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Brussels, 16 February 2011

Air transport: Commission refers Malta to the Court of Justice over airport groundhandling services at Malta-Luqa airport

The European Commission has decided today to refer Malta to the European Court of Justice for incorrect application of the rules on airport groundhandling. The Commission is concerned that incorrect application of the rules results in a lack of effective competition for the supply of fuel at the airport of Luqa-Malta, possibly leading to additional costs to airlines and, ultimately, passengers. Following the reasoned opinion sent on 24 June 2010 (IP/10/813), the Commission considers that Malta has not yet complied with its legal obligations and has decided to take Malta to the Court of Justice.

What are the EU rules on access to the groundhandling market?

Directive 96/67/EC opens the groundhandling services market at airports to competition, including the checking in of passengers, handling of baggage and refuelling of aircraft.

The legislation allows Member States to limit the opening-up of the market to a maximum number of suppliers for four categories of groundhandling: ramp handling (marshalling aircraft, loading and unloading food and beverages, etc.), baggage handling, freight and mail handling, and fuel and oil handling. If a Member State chooses to limit its market opening, they must comply with certain conditions, particularly in terms of selecting suppliers (e.g. there must be a transparent and non-discriminatory European call for tender). In addition, suppliers who carry out other activities in addition to groundhandling services are required to ensure separation of accounts.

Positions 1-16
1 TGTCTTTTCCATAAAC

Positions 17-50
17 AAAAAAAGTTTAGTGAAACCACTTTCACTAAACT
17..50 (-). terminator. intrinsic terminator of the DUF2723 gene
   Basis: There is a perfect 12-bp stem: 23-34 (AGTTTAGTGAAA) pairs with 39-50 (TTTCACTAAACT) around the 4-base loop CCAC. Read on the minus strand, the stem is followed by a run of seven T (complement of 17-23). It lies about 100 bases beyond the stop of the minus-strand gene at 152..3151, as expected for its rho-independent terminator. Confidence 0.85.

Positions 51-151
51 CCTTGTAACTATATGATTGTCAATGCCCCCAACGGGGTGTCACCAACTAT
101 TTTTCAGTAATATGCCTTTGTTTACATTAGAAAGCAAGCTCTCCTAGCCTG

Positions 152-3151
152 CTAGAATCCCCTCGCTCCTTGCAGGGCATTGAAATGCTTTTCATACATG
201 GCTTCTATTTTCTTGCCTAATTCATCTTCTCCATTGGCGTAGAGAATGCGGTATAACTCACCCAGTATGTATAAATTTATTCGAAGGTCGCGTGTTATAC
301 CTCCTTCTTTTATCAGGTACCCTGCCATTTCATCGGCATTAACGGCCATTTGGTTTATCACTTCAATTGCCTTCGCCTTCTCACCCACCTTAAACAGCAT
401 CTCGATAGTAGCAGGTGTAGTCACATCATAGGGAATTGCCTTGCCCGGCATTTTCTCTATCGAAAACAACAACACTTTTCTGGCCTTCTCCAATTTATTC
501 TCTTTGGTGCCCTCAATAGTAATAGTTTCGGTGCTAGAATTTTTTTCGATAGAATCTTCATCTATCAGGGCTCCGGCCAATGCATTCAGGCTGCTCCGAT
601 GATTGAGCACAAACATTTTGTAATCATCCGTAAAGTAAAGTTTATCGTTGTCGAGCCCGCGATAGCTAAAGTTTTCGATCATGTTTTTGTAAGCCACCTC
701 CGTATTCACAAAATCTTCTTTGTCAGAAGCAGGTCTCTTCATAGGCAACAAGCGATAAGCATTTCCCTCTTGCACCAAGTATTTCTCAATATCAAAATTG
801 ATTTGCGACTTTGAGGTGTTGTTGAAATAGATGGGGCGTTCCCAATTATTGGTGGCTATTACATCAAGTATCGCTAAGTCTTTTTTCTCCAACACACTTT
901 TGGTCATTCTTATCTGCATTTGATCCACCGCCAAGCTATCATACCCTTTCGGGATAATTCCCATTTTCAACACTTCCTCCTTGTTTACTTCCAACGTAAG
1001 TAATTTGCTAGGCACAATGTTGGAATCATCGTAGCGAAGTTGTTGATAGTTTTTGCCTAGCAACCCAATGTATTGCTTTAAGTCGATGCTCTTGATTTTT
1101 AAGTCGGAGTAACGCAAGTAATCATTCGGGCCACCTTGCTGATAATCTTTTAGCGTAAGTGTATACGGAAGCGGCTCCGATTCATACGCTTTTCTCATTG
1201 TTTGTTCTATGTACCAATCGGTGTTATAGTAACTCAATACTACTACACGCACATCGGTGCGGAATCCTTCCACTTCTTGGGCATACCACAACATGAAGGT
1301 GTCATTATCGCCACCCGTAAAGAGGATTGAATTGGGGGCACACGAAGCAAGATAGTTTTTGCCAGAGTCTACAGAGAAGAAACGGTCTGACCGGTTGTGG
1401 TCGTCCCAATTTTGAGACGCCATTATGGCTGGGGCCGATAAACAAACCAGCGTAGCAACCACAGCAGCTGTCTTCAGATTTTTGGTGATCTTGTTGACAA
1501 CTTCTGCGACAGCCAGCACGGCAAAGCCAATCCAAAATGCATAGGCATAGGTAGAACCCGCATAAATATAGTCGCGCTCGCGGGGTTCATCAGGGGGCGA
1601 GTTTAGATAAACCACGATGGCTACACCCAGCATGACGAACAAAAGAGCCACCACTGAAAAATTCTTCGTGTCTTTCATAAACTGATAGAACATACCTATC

The problem in Malta

The Commission considers that the Maltese authorities did not ensure independent verification of the separation of accounts, while one of the two suppliers of fuel handling services is also the manager of the storage and fuel supply facilities.

The result is a lack of effective competition for the supply of fuel at the airport of Luqa-Malta, which results in possible additional costs to airline companies, and, ultimately passengers.

For more information on EU infringement procedures, see MEMO/11/86.

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